- The Incredibles (2004): The only Fantastic Four movie worth watching, which is kinda sad since it doesn't have the Fantastic Four in it. Seriously tho, this film is great on so many levels it's hard to know where to begin. Just start with this discussion and go from there. "I love how well Syndrome represents basically ‘toxic nerd culture’. When he can’t see superheroes as people he relates to any more, he regresses and sees them as playthings instead. He acts like these real people are action figures for him to do with as he pleases, as visually demonstrated by the scenes where he holds people in zero-point stasis and moves them about, frozen in stationary action poses..." This movie also features Edna Mode, who is all kinds of awesome.
- The Avengers (2012) When you tease something over the course of five? six? other movies, you'd damn well better deliver on that, right? Well The Avengers does. This is hands-down the best superhero movie made in my opinion. It's not afraid of the genre-- it glorifies in it. It's not simplistic "we are all pals who just happen to have superpowers and save the world," but it's not "everything is a crapsack world and superheroes are just as pathetic and awful as the rest of us." I'm sure it's got plot holes or other problems in it somewhere, but honestly I enjoy the whole thing so much I don't care. And considering how weak all of his filmgoing attempts before this one had been, it's kinda cool that Hulk steals the show.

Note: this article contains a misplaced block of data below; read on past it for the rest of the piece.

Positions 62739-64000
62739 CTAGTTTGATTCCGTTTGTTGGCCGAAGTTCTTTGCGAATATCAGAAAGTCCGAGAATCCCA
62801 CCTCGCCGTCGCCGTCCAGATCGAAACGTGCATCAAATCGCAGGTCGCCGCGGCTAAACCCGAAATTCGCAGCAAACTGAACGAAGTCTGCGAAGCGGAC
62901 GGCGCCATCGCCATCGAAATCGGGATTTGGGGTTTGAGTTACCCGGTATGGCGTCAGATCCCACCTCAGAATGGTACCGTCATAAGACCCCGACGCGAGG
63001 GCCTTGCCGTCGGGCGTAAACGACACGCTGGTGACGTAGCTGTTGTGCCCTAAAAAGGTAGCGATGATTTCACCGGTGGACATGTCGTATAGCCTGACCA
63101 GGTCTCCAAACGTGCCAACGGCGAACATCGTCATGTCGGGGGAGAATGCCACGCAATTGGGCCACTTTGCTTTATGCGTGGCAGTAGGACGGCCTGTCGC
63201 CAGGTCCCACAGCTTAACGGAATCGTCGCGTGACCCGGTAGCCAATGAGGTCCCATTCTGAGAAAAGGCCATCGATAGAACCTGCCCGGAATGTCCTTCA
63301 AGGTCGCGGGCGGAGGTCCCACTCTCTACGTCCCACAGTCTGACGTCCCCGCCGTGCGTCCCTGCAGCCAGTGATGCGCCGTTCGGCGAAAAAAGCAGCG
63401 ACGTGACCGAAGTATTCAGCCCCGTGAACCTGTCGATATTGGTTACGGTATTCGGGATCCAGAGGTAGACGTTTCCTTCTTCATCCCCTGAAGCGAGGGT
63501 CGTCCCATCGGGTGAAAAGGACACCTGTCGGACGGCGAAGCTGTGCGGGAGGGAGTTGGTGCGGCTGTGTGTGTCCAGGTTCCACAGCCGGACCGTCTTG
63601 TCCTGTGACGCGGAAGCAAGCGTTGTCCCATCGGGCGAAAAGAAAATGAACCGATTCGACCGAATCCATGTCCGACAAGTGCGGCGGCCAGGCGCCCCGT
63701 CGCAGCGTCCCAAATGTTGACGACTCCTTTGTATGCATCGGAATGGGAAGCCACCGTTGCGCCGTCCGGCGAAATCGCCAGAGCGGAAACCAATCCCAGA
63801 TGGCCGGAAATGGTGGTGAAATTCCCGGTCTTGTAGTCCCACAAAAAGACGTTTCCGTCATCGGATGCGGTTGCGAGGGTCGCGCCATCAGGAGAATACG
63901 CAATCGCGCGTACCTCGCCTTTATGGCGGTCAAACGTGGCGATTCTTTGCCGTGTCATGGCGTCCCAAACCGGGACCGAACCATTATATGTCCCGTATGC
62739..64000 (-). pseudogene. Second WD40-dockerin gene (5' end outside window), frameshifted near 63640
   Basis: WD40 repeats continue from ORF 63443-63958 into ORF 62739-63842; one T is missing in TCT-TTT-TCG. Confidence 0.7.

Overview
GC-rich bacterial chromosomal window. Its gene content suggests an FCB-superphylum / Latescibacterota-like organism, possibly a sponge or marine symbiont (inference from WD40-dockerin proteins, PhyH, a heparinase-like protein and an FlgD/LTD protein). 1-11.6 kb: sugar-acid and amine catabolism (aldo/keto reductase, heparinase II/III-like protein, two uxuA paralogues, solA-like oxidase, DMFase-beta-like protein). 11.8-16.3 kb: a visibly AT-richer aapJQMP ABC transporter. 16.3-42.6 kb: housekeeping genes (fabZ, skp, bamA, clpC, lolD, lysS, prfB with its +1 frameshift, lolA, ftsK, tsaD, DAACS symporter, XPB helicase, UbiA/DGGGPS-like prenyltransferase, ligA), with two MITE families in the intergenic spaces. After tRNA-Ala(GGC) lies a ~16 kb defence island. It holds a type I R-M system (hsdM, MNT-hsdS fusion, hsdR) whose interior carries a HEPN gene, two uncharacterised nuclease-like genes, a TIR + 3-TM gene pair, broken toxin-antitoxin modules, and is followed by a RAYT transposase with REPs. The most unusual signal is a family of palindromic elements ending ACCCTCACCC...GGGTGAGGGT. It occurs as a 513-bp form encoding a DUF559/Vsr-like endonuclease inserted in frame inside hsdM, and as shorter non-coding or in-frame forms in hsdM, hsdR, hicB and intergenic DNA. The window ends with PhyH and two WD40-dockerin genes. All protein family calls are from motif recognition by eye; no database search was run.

There are others I've liked-- honorable mention goes to Batman: The Movie (1966) for keeping the genre alive during a rough patch. I was also debating whether or not to put Batman: Mask of the Phantasm on this list or not. It should probably be tied with Superman for 10th place. There are others that are left off of this list for a reason (Nolan's Batman films, I'm looking at you). I can't bring myself to watch The Amazing Spiderman-- the few scenes I have caught with Andrew Garfield as Peter Parker have just made me itch.
I should probably comment on Superman Returns here, which was a movie I really wanted to like, and did have some neat bits-- the bullet bouncing off of Supes's eyeball was brilliant and Kevin Spacey did a great job as a continuation of Gene Hackman's Luthor-- but the script was frankly so awful that even those things couldn't save it from the dustbin of history.
So, that's my list. :) I'm sure other folks will have different opinions on the matter.
All of which said, I want a Captain Marvel or Wonder Woman movie, NOW. And I want it to not suck please, Hollywood.
 I've looked at the most recent (6th Edition, I think), and while it definitely looks like a step up from the tiny-text phonebook of 5th, I haven't felt like it was worth investing the time and money in, given the other issues at hand.